2 cups heavy cream
2-4 small dried red chiles, seeds removed, broken into ½-inch pieces
5 ounces bittersweet chocolate, finely chopped
5½ ounces Mexican chocolate (see note below)
1 teaspoon cinnamon
1¾ cups granulated sugar
½ cup Lyle's Golden Syrup (light corn syrup can be substituted)
¼ cup water
¼ teaspoon table salt
3 tablespoons unsalted butter, cut into cubes
2 teaspoons fleur de sel, or other type of flaky sea salt
1. Line an 8-inch-square baking pan with two perpendicular pieces of parchment paper, so that there is overhang on all four sides. Set aside.
2. In a small saucepan over medium-high heat, bring the cream to a boil. As soon as it reaches a boil, add the chile pieces, give it a quick stir, remove from heat, and cover. Allow the chiles to steep in the cream for at least 30 minutes. Remove the chile pieces with a slotted spoon and discard.
3. Return the strained cream to a boil over medium-high heat, then reduce the heat to low, add both chocolates and the cinnamon. Let stand for 1 minute, then stir until chocolate is completely melted. Remove from heat and set aside.
4. Bring the sugar, syrup, water, and table salt to a boil in a 5 to 6-quart heavy pot over medium heat, stirring until the sugar has dissolved. Boil, uncovered, without stirring but gently swirling the pot occasionally, until the sugar is a deep golden color, about 10 minutes.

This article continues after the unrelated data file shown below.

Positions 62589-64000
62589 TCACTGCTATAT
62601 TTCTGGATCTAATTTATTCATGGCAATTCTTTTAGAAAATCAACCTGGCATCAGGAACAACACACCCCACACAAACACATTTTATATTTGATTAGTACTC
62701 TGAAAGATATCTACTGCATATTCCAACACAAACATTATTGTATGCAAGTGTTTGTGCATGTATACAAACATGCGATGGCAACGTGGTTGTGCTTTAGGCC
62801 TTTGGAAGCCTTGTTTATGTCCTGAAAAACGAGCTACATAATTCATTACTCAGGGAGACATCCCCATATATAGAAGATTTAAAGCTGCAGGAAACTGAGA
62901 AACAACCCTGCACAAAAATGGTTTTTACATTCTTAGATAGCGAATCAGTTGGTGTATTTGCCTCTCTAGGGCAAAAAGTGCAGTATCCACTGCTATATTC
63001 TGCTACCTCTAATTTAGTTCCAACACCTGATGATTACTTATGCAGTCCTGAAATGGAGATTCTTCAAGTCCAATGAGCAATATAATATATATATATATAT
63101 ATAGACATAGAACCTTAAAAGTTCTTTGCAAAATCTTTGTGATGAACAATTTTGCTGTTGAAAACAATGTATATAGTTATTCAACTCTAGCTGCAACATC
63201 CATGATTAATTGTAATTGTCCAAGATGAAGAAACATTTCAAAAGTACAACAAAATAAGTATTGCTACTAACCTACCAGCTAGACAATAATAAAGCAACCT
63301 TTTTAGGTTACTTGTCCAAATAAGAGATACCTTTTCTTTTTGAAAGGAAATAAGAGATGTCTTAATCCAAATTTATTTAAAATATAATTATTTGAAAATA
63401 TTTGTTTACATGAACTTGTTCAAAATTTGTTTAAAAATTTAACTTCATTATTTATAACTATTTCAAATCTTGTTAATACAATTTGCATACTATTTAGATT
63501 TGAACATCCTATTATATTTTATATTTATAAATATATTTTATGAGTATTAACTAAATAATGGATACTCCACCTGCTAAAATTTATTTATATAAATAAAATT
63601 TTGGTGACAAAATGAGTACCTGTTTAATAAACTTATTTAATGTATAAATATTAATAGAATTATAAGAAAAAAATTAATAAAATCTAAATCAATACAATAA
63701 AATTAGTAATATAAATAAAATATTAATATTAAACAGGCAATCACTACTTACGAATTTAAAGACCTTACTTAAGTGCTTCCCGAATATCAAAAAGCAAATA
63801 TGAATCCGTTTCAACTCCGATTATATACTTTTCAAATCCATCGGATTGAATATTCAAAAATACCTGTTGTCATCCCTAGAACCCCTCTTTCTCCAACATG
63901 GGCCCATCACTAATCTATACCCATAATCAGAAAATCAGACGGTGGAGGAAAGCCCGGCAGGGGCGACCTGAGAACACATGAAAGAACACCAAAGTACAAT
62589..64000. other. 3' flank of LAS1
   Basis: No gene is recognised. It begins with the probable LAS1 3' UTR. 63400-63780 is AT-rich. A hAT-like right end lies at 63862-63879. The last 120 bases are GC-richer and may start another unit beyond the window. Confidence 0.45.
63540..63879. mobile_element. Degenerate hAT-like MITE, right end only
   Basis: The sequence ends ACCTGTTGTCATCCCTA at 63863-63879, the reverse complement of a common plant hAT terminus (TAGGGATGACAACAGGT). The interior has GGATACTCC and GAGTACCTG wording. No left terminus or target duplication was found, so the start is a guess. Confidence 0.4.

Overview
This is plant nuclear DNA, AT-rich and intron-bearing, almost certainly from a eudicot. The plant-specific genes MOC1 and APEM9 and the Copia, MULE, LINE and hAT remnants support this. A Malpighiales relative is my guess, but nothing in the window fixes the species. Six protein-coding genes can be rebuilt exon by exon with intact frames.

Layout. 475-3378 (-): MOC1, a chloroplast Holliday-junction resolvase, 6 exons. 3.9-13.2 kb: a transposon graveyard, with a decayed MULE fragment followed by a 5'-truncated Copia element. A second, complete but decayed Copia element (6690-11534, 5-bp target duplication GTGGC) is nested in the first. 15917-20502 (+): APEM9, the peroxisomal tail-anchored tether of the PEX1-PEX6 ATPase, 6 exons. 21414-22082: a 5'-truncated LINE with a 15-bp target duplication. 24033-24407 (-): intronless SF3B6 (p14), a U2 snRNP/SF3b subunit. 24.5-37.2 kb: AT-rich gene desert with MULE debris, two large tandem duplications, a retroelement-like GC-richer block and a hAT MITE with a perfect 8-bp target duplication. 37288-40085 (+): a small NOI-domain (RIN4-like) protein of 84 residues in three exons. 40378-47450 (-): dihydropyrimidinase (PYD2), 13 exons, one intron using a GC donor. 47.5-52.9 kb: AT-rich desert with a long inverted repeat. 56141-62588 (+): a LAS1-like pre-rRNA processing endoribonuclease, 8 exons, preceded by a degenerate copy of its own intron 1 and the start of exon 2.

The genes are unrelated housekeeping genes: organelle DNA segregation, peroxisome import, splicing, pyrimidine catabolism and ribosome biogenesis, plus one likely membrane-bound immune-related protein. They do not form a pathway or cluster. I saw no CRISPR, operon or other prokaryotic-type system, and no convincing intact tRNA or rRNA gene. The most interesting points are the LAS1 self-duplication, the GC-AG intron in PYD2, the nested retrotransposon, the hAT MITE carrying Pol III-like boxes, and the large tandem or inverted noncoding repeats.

5. Tilt the pot slightly and carefully pour the chocolate mixture into the sugar mixture (it will bubble and steam quite a bit). Continue to boil over medium heat, stirring frequently, until the mixture reaches 255 degrees F.
6. Add the butter, stirring until it has completely melted, then immediately pour the caramel mixture into the lined baking pan (do not scrape any caramel clinging to the bottom or side of the pot, as these pieces will have crystallized). Let the caramel stand for 10 minutes, then sprinkle evenly with the fleur de sel. Allow to cool completely in the pan on a wire rack, about 2 hours.
7. Using the parchment overhangs as handles, carefully lift the caramel onto a clean, dry cutting board. Spray a pizza cutter or large knife with non-stick cooking spray and slice the caramel into 1-inch squares. Wrap the candies individually and store in an airtight container for up to 1 month.
Note: Common brands of Mexican chocolate are Ibarra, Abuelita, and Taza. I found Abuelita in the Hispanic section of the international aisle in my local supermarket; you can also find all three brands online. If you want to make these and can't get Mexican chocolate easily, you can use this substitution: